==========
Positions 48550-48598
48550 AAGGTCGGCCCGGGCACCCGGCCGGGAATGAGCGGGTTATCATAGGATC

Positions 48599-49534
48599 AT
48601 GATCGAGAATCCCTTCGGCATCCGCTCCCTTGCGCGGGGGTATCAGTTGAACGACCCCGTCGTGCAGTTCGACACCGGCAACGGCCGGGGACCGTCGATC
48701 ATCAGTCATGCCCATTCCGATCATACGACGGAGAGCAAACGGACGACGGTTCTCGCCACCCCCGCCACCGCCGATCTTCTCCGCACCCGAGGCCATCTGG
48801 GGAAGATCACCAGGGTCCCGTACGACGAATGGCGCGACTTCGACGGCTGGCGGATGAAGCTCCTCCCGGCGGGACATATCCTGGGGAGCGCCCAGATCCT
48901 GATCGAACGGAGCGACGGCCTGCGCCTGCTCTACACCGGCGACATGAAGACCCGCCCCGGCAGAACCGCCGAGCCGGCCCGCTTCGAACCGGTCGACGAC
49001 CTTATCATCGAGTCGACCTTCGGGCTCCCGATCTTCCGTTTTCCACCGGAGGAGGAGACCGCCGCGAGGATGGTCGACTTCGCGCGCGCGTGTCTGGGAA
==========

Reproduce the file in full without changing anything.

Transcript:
Positions 48550-48598
48550 AAGGTCGGCCCGGGCACCCGGCCGGGAATGAGCGGGTTATCATAGGATC

Positions 48599-49534
48599 AT
48601 GATCGAGAATCCCTTCGGCATCCGCTCCCTTGCGCGGGGGTATCAGTTGAACGACCCCGTCGTGCAGTTCGACACCGGCAACGGCCGGGGACCGTCGATC
48701 ATCAGTCATGCCCATTCCGATCATACGACGGAGAGCAAACGGACGACGGTTCTCGCCACCCCCGCCACCGCCGATCTTCTCCGCACCCGAGGCCATCTGG
48801 GGAAGATCACCAGGGTCCCGTACGACGAATGGCGCGACTTCGACGGCTGGCGGATGAAGCTCCTCCCGGCGGGACATATCCTGGGGAGCGCCCAGATCCT
48901 GATCGAACGGAGCGACGGCCTGCGCCTGCTCTACACCGGCGACATGAAGACCCGCCCCGGCAGAACCGCCGAGCCGGCCCGCTTCGAACCGGTCGACGAC
49001 CTTATCATCGAGTCGACCTTCGGGCTCCCGATCTTCCGTTTTCCACCGGAGGAGGAGACCGCCGCGAGGATGGTCGACTTCGCGCGCGCGTGTCTGGGAA